(3) --------------------------------------------------------------29----
Date: Wed, 12 Sep 90 19:31 CDT
From: Robin Smith <RSMITH@KSUVM>
Subject: Value of learning a second language

Though I strongly support the learning of at least a second language as
part of a general education, I am not persuaded by the argument that its
value lies in its somehow revealing to one the grammar of one's native
tongue as a result of having to slog through all those paradigms. That
can as easily lead to pernicious as salutary results (think of what we
still hear today about the 'illogicality' of double negatives
functioning as positives, a part of the legacy of imposing Latin grammar
where it doesn't belong--and even though the first logician of all,
Aristotle, said *ou me* like any other Greek). What I think is valuable
is the process of becoming self-conscious about the workings of one's
own language, and practice in translating from one language to another
is a unique vehicle for encouraging this. An English-speaking student
learning the difference between the aorist and the imperfect has to give
some thought to the differences of sense of various English expressions.

I would also agree that language study is more beneficial if the second
language is more remote from the first. The exercise of choosing among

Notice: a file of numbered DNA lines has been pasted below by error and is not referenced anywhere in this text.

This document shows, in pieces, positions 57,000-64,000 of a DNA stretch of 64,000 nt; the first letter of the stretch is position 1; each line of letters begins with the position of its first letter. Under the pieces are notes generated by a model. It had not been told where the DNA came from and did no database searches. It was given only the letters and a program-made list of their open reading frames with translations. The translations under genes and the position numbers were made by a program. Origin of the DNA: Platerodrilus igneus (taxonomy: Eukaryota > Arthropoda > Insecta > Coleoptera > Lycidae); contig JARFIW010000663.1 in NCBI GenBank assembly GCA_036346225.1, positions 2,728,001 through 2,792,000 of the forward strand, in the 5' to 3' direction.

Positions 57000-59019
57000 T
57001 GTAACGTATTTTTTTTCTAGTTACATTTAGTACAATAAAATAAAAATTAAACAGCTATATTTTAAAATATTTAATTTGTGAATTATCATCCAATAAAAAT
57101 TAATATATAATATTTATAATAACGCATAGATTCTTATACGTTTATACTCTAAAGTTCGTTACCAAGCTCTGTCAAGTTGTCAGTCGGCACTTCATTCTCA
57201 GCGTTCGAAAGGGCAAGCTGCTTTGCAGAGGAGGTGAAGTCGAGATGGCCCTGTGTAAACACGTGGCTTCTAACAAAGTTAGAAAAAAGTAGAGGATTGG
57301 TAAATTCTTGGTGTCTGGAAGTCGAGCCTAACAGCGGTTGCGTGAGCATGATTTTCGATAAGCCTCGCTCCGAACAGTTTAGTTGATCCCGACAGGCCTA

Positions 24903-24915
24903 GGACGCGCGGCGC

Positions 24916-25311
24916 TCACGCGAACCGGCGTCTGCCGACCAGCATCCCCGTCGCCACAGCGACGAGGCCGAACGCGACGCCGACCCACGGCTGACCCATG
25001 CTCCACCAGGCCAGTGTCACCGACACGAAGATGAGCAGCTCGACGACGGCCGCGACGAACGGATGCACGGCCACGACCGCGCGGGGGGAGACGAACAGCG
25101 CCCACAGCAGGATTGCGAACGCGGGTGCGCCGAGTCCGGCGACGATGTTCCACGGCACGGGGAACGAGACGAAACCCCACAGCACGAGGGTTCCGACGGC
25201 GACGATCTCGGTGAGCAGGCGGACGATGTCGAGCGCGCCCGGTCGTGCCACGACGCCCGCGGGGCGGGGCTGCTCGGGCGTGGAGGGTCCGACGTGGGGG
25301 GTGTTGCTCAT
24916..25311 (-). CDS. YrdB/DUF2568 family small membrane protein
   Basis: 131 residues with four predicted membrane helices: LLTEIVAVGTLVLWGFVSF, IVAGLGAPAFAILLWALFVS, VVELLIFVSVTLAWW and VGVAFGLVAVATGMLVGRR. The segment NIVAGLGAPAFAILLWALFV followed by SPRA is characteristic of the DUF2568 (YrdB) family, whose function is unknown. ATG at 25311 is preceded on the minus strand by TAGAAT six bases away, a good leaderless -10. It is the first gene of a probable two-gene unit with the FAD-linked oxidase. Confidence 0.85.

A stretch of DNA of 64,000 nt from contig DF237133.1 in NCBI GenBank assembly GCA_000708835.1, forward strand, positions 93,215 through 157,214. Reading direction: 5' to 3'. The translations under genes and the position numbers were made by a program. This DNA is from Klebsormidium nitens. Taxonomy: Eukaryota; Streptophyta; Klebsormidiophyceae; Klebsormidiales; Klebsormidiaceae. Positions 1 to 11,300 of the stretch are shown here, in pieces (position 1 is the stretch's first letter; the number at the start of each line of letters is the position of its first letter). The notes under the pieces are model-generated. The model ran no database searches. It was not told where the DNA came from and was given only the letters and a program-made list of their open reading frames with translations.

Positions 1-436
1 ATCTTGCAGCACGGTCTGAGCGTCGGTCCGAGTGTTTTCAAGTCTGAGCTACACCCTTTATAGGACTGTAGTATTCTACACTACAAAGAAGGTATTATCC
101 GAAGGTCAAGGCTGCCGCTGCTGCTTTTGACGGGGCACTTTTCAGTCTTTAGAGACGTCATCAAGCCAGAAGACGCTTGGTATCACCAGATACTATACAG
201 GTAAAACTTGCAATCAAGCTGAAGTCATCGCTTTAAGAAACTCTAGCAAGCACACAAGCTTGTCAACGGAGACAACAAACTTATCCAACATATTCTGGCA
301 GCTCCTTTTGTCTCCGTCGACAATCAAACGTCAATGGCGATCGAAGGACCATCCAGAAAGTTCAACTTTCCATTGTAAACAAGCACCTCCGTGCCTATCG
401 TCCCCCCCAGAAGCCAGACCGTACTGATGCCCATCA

Russian verbs is lots more interesting for a speaker of English than
trying to decide which French or German tense to use.
(4) --------------------------------------------------------------31----
Date: Wed, 12 Sep 90 09:27:49 PDT
Subject: learning foreign languages

I may have missed part of this discussion, but it seems to me that the
main issues have not been raised (maybe because everyone "knows" them?).
I passed the Latin exam on college entrance (a tribute to my high school
teacher!) and so took no language as an undergraduate. Then in graduate
school, I finally got over the French and German "reading" hurdles. I
cannot easily read either now, and I feel at a disadvantage when I
realize that non-U.S. people often have fluency in at least 2 languages.
I think the benefit of learning other languages is not so much increased
understanding of one's own language, or even the ability to read untrans-
lated material in one's academic discipline. Rather, it is learning that
there are other cultures, other ways of living, and other world views
that enable people to get on with life. This knowledge moves one away
from nationalism, cultural imperialism, etc., and can lead to a fuller
appreciation of the unique contributions of one's own culture.
Even persons in ethnic minorities in the US can usually function in at
least 2 cultures - the minority and the white, but put a WASP in Harlem
or Watts . . .

But this kind of training is different from language requirements as
hurdles. And at the graduate level, would require actually using the
languages in the discipline classroom, reading assignments, etc., a
tremendous effort that I doubt students or faculty are ready to shoulder!
I salute those rare individuals who do it on their own.